COVID-19 death toll rises again in Grand County | SkyHiNews.com
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COVID-19 death toll rises again in Grand County

This graph shows the one week cumulative number of new cases depicted by the green line and the two week number in black. The tan bars represent the number of new cases by day, showing COVID-19 cases have risen sharply in Grand County since July.
Grand County COVID-19 monitoring dashboard

Two Grand County residents have died from COVID-19 in the last seven days.

On Tuesday, Grand County Public Health Director Abbie Baker confirmed to commissioners that local COVID deaths have doubled in the last week by jumping from two to four.

Baker said that while the vaccination status of those who died due to COVID-19 was recorded, that information couldn’t be shared to protect patient information. No additional information was given.



Two other residents have died because of COVID-19 complications since the pandemic began. The first death in the county was reported in November 2020 and the second in January.

The county has reported another four deaths with COVID-19, but local officials have determined those deaths were not caused by COVID-19. Altogether, the county has reported eight deaths from and with COVID-19.



However, Baker said the state has the COVID-19 death count at 10 in Grand County, which combines deaths due to and deaths with COVID.

But the state’s reporting also includes two gunshot wound deaths in which the individuals had tested positive for COVID-19 before dying. Grand County does not include those two individuals in its counts of COVID-19 deaths.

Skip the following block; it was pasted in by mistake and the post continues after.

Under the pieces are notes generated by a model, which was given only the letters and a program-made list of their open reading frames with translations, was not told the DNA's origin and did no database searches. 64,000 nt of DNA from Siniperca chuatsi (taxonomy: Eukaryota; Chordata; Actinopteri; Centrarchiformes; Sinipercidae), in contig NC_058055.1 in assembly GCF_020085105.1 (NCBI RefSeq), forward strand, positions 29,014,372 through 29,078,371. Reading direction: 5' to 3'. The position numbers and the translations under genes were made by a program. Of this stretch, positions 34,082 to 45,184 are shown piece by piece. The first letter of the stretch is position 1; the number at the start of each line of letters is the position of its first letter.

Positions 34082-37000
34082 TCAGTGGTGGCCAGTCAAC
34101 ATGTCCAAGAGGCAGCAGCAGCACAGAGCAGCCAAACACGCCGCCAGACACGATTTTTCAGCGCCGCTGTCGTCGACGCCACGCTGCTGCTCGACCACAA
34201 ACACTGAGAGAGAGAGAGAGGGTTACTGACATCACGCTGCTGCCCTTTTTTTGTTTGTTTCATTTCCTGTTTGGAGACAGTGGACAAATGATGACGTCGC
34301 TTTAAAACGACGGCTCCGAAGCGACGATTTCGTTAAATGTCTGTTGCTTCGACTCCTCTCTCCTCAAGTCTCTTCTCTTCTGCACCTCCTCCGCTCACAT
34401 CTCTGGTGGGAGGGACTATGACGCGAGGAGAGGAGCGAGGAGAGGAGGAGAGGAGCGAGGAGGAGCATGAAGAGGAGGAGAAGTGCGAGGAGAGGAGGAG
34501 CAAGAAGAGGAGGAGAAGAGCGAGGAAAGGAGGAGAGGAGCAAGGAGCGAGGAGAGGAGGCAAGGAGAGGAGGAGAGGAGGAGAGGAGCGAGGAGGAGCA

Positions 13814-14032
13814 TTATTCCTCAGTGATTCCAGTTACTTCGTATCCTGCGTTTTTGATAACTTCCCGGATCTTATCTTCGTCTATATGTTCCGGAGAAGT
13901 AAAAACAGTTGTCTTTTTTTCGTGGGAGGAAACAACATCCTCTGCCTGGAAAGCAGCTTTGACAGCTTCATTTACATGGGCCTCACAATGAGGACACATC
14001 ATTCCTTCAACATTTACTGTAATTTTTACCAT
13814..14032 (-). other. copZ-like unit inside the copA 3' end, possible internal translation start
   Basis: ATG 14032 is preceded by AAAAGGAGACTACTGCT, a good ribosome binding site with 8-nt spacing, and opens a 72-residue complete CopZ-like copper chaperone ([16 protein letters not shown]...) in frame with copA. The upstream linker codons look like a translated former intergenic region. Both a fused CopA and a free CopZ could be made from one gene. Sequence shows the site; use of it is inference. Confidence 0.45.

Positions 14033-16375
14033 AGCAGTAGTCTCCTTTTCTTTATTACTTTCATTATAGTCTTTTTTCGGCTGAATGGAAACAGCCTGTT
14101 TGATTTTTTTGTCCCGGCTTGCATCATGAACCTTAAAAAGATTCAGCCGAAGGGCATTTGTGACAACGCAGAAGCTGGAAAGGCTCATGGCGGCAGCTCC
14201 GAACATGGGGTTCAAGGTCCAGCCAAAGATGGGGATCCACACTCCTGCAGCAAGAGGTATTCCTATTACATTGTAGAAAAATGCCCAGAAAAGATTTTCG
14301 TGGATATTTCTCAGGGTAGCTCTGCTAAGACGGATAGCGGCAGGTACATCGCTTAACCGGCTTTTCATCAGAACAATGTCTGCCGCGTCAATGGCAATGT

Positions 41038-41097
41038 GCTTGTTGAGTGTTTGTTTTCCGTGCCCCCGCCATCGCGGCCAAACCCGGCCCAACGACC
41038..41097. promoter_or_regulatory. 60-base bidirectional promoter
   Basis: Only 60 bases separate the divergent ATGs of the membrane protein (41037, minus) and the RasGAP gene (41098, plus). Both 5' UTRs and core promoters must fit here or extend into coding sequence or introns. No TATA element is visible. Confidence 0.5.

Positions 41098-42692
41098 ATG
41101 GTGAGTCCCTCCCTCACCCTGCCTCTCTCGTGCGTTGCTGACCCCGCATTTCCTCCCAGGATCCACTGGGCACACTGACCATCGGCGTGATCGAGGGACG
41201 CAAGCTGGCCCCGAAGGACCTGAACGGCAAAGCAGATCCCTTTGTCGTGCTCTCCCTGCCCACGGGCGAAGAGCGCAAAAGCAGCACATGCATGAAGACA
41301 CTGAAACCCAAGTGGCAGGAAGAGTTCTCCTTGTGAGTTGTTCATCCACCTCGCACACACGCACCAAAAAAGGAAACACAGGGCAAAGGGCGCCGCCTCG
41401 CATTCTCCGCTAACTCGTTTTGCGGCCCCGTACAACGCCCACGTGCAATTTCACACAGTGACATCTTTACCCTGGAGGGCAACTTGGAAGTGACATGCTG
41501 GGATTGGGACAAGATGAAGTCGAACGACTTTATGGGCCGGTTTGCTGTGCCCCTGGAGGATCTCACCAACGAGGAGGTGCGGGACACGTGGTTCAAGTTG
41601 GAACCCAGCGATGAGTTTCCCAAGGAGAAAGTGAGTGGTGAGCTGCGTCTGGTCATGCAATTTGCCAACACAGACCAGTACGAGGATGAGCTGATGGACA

On Tuesday, as the county’s health department was reporting the second death in the last seven days, some county commissioners took solace in the fact that Grand hasn’t seen more deaths due to COVID-19.

“Truly, isn’t that really good? Four deaths out of the last 18 months,” Commissioner Merrit Linke said.

Baker agreed that while no deaths would be ideal, severe illness has been limited in Grand County during the pandemic.

Hospitalizations have also been on the rise locally. On Friday, the health department reported nine hospitalizations due to COVID-19. According to Baker, seven of those people were not vaccinated.

“We’ve seen more hospitalizations in the last 30 days than we’ve seen in a while,” Baker told commissioners.

Seven hospitalizations have occurred within the last two weeks, meaning 6.67% of COVID-19 cases have resulted in hospitalizations in Grand County during that same time period.

Statewide vaccine breakthrough reporting has found that unvaccinated people are four times more likely to be hospitalized due to COVID-19 and nearly six times more likely to die.

An increased number of COVID hospitalizations across the state is a growing concern with 209 ICU beds available in Colorado as of Friday morning, according to state reporting.

When it comes to ICU bed capacity, Grand County is part of the Foothills RETAC Region with Boulder, Gilpin, Clear Creek and Jefferson counties. As of Sunday, only 17% of ICU beds — 47 beds — in the region were available. Two regions in southern Colorado have no ICU beds available at all.

There have been 43 COVID-19 cases reported in Grand County over the last seven days, and there are three active outbreaks.

“We actually are higher than we were at this time last year,” Baker warned of case rates.

As of Tuesday, 63.3% of eligible residents have been fully vaccinated against COVID-19.

Baker reiterated that vaccination is the best way to avoid severe illness, hospitalization and potentially death from COVID-19.

For individuals who choose not to get a vaccine, public health strongly recommends layering other prevention strategies, including indoor masking, social distancing, frequent hand washing and staying home when ill.


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